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Preparing for a CQC inspection: Practice walkthrough checklist

Ahead of your CQC inspection it is a good idea to check that everything is in order around your premises.

CQC inspectors, like all humans, will make judgments on appearances as well as the evidence you present. Therefore it is important to ensure that your premises are inspection-ready.

The following is a checklist for all areas of the building (waiting room, reception, clinical rooms, offices etc)

General

  • Make sure your CQC registration is displayed
  • Cleanliness: Are the rooms clean and uncluttered? Remove all clinical and non clinical out of date materials from the rooms, eg BNFS, BMJs etc
  • Fire policy: check fire exits, check the extinguishers are in date and that signage is clear
  • There should be no risks to children: exposed wires, trip hazards, clinical waste bins on the floor
  • Equipment maintenance, does all equipment have PAT testing stickers?
  • Check notice boards, is it tidy with laminated notices, do you have key contacts displayed particularly with regards to child protection?
  • How is patient confidentiality maintained?  
  • For all locked cupboards, keys are clearly marked and staff know how to find them
  • Check that you have a fully stocked first aid kit, staff know where it is and what to do if it is needed.
  • Check that the accident book is in a recognised place and staff know how to report accidents
  • What procedures do you have in place for breastfeeding mothers? Are all staff aware of what to do?
  • Have you identified an isolation room and appropriate policies for its use?

Clinical areas

  • Do the infection control audit
  • Are there vaccine fridge records on every fridge and clear guidelines for what to do with vaccines if there is a power failure?
  • Hazardous substances should be labelled COSHH and out of reach of patients
  • Drug cabinets and specimen fridges should not be accessible to patients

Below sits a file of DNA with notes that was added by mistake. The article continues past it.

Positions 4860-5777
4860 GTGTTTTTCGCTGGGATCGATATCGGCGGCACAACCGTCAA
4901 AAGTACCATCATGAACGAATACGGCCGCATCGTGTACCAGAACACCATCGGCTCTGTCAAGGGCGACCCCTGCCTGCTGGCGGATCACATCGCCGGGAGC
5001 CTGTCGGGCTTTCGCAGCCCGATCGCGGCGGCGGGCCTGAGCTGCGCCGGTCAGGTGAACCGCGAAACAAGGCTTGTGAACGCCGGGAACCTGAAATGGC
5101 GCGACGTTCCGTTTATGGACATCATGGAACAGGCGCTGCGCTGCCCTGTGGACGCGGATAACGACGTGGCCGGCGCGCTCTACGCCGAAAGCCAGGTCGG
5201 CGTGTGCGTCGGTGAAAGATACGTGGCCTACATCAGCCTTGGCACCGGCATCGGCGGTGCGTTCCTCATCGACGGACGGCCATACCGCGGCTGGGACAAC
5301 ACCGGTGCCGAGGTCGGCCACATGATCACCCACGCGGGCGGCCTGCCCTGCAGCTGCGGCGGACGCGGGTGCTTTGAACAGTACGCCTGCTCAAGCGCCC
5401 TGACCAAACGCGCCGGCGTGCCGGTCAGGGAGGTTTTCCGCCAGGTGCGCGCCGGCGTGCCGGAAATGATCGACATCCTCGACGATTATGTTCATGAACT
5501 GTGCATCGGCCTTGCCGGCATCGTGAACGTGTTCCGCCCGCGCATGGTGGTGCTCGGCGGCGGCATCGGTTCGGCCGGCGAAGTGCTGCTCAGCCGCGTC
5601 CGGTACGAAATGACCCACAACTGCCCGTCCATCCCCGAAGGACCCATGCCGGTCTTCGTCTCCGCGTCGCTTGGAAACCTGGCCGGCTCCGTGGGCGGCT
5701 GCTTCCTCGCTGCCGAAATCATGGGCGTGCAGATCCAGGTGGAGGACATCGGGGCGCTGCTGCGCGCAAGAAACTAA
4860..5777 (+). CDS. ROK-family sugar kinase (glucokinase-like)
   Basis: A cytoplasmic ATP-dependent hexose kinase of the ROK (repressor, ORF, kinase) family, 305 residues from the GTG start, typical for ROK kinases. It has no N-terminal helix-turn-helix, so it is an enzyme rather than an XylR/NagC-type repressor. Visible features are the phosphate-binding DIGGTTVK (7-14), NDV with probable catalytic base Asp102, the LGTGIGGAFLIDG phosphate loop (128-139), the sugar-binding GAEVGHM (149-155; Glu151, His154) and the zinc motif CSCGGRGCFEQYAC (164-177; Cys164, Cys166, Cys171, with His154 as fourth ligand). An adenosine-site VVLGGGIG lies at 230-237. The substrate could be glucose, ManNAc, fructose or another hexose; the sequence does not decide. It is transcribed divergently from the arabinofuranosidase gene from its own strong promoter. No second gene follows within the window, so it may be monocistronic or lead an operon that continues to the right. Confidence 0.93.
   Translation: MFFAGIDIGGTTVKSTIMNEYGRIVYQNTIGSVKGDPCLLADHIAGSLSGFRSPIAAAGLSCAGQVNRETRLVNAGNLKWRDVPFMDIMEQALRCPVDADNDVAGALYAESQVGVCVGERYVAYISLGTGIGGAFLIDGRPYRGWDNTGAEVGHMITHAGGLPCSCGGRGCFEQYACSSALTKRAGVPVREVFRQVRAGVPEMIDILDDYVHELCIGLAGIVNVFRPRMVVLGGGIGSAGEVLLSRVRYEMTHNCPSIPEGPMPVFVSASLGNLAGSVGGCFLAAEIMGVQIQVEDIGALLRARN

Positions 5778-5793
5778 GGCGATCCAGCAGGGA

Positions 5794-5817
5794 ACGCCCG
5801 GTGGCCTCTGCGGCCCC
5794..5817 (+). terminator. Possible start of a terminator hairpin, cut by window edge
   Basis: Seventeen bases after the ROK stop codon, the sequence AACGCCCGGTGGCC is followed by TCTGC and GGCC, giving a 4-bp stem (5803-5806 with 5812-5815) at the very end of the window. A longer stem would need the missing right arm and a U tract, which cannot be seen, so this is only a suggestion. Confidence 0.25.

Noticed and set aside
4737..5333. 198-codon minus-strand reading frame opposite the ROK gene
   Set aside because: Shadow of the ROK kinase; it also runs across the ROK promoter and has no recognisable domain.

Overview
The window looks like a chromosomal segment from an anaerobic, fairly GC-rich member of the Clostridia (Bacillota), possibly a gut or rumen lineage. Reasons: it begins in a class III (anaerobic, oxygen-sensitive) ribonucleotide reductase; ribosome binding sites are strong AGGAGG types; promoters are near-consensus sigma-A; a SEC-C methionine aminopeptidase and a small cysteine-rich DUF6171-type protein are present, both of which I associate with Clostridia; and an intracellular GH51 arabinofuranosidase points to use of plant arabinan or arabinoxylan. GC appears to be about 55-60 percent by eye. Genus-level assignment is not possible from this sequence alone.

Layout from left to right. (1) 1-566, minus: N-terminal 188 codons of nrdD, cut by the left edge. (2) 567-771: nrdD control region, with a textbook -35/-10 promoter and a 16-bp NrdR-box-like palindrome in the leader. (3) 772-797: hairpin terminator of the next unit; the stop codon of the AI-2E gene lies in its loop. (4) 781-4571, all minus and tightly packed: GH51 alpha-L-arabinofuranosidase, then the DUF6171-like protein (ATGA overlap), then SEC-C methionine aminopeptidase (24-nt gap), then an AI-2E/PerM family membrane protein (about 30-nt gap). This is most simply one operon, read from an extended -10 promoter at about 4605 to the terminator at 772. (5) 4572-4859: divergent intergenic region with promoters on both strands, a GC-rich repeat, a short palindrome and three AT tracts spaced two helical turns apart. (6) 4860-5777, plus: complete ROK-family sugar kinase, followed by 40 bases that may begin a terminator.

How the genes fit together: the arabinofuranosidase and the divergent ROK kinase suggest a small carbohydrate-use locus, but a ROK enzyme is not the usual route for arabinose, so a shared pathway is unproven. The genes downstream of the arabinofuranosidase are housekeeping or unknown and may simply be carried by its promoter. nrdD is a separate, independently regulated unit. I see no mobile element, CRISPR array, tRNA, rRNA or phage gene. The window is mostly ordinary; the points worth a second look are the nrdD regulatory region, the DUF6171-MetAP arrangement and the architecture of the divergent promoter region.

• Check expiry dates of vaccines, drugs and medical equipment
  • Evidence of good stock control
  • Ensure that medical supplies cupboards are locked
  • Check the oxygen supplies, defibrillator and nebulisers does everyone know how to get to these in an emergency?
  • Check the emergency drugs and anaphylaxis equipment
  • The inspectors may ask to see a doctor's bag - so warn them

Patient information and displays

  • Are your posters and the information on your call waiting board and in waiting room up to date and easy to read? Do you provide information for those who have visual impairments, can't read or don't speak English?
  • There are posters displayed to inform patients that chaperones are available
  • Is it obvious how patient's can make a complaint or suggestion to the practice?
  • Information about the PPG and information describing "you said, we did"
  • Are staff aware of how to signpost carers to relevant local organisations? Do you have a good range of patient information available?
  • Information on how to contact out-of-hours services when the practice is closed

Fionnuala O'Donnell is a practice manager in Ealing, West London, and a CCG board member

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Picture: iStock

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